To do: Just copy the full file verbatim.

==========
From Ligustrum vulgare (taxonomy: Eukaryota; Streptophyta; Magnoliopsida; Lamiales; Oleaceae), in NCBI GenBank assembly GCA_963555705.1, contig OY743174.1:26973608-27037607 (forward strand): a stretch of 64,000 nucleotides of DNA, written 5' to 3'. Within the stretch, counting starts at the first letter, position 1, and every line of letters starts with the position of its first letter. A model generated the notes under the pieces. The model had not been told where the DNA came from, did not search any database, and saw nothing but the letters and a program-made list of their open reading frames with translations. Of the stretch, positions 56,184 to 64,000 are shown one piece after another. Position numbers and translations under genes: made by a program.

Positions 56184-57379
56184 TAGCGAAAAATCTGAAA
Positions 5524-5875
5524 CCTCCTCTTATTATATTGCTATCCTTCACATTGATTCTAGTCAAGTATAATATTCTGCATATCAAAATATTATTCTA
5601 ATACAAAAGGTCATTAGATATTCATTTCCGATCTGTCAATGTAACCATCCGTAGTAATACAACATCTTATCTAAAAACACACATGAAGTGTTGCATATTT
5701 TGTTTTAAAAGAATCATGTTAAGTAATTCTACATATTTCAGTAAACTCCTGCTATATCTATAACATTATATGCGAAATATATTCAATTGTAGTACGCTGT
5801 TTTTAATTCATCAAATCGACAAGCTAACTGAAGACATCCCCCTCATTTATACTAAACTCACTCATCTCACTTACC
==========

From Ligustrum vulgare (taxonomy: Eukaryota; Streptophyta; Magnoliopsida; Lamiales; Oleaceae), in NCBI GenBank assembly GCA_963555705.1, contig OY743174.1:26973608-27037607 (forward strand): a stretch of 64,000 nucleotides of DNA, written 5' to 3'. Within the stretch, counting starts at the first letter, position 1, and every line of letters starts with the position of its first letter. A model generated the notes under the pieces. The model had not been told where the DNA came from, did not search any database, and saw nothing but the letters and a program-made list of their open reading frames with translations. Of the stretch, positions 56,184 to 64,000 are shown one piece after another. Position numbers and translations under genes: made by a program.

Positions 56184-57379
56184 TAGCGAAAAATCTGAAA
Positions 5524-5875
5524 CCTCCTCTTATTATATTGCTATCCTTCACATTGATTCTAGTCAAGTATAATATTCTGCATATCAAAATATTATTCTA
5601 ATACAAAAGGTCATTAGATATTCATTTCCGATCTGTCAATGTAACCATCCGTAGTAATACAACATCTTATCTAAAAACACACATGAAGTGTTGCATATTT
5701 TGTTTTAAAAGAATCATGTTAAGTAATTCTACATATTTCAGTAAACTCCTGCTATATCTATAACATTATATGCGAAATATATTCAATTGTAGTACGCTGT
5801 TTTTAATTCATCAAATCGACAAGCTAACTGAAGACATCCCCCTCATTTATACTAAACTCACTCATCTCACTTACC